Security forces lieutenant finishes Ranger School

  • Published
  • By Sheila Rupp
  • Nucleus journalist
It's not everyday that an Airmen decides to take on the challenge of Army Ranger School, but 1st Lt. James Hewett was up to the task - and successfully graduated the course Jan. 26.

Lieutenant Hewett said that his interest in attending Ranger School first emerged while he was attending the University of Alabama and took part in the Ranger Challenge as an Air Force ROTC cadet. The Ranger Challenge is a two-day event where cadets participate and compete in events such as a rucksack march, the Army physical fitness test, a written exam, assembling and disassembling an M-16 rifle and navigating a hand grenade assault course. Lieutenant Hewett received his bachelor's degree in history from the University of Alabama and earned his Air Force commission Dec. 18, 2004.

U.S. Army Ranger School is a leadership school designed to help train platoon and squad leaders, which are equivalent to flight commanders in the Air Force. Ranger training began in 1950 at Fort Benning, Ga. The course is 61 days long and entails three phrases of training at three different installations. In fiscal year 2006, 1,841 students graduated the course, which was 54 percent of the enrolled class.

Lieutenant Hewett said his leadership at the 377th Security Forces Squadron was very supportive of his ambition to attend the school and said that if he could make it past the pre-Ranger School tryouts, then he could attend the two-month long course. He went to Nellis Air Force Base for three weeks of tryouts that the Air Force holds to screen and select Airmen to attend Ranger School. Out of 14 Airmen in the screening process, Lieutenant Hewett was one of five selected to attend Ranger School.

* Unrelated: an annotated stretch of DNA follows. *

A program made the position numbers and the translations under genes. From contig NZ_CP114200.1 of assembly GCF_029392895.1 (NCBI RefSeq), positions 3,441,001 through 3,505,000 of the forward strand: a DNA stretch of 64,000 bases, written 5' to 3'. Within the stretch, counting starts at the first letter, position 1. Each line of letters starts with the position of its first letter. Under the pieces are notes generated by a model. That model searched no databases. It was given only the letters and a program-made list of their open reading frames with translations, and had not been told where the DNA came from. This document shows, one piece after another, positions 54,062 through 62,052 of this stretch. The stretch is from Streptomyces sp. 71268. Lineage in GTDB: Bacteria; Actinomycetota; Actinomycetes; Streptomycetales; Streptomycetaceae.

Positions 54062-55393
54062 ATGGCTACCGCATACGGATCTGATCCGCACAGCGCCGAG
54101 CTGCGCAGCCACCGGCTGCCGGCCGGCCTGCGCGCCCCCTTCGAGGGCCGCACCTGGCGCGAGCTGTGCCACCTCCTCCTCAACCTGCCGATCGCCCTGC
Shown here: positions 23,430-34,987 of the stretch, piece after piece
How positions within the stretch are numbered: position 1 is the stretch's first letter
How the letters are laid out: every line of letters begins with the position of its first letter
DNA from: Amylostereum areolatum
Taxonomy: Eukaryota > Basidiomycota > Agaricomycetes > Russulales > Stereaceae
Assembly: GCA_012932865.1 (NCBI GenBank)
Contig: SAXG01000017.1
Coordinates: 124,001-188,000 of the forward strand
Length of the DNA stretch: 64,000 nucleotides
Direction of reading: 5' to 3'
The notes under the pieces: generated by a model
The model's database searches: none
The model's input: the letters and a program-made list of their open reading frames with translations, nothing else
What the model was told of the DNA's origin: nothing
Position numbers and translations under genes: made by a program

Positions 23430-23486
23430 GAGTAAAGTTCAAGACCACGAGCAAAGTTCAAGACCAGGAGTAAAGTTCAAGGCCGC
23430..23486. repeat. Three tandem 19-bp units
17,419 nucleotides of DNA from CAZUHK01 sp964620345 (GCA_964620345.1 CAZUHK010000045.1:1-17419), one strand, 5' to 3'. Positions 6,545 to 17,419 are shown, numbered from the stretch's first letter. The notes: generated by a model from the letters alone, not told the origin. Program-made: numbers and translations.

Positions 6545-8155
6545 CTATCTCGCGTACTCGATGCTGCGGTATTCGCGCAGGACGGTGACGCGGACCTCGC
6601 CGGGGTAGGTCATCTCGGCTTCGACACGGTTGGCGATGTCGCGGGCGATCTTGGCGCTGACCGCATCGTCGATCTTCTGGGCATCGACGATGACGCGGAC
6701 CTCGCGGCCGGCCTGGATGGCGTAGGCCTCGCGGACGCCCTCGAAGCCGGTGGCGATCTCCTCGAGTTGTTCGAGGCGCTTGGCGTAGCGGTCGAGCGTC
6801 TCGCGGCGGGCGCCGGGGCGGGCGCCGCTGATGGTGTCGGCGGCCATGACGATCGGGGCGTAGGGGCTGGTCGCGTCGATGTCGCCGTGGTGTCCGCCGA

At Ranger School, Lieutenant Hewett was one of two Airmen to begin the course. However, he was the only non-Army servicemember to graduate the course in January. He said that he felt an even greater urgency to do well in the course being the only Airman.

Lieutenant Hewett said that if you come to Ranger School in tiptop physical condition, the physical element of training is still grueling, but by far the most difficult part is the mental element. Although Lieutenant Hewett and some of the other Ranger students had participated in the Ranger Challenge in college, he said that the challenge was not even close to what he experienced in the school.

"It was just the tip of the iceberg as far as what I was actually getting myself into," he said.

The most important thing he says he learned at Ranger School was that even when everything around you is difficult, maintaining a positive attitude can get you through the most difficult times. He said that during half of the course, Ranger students slept outside and living conditions were less than favorable. He said that his training there helps him to pay greater attention to detail in training because even the smallest of details can have a magnitude of effect on the greater scheme of things.

Lieutenant Hewett said that the training he received at Ranger School helps him daily here in his assignment in security forces and said it will continue to prove invaluable when he deploys to Iraq in July.

"After Ranger training, I have a greater confidence in myself to do the job I'm assigned and am more willing to accept new tasks and challenges," Lieutenant Hewett said.

Lieutenant Hewett is the first member of 377th SFS to graduate from Ranger School, though 1st Lt. Brandon McKinnon will be attending Ranger School in May. Staff Sgt. Travis Griffin has also been selected to attend the school.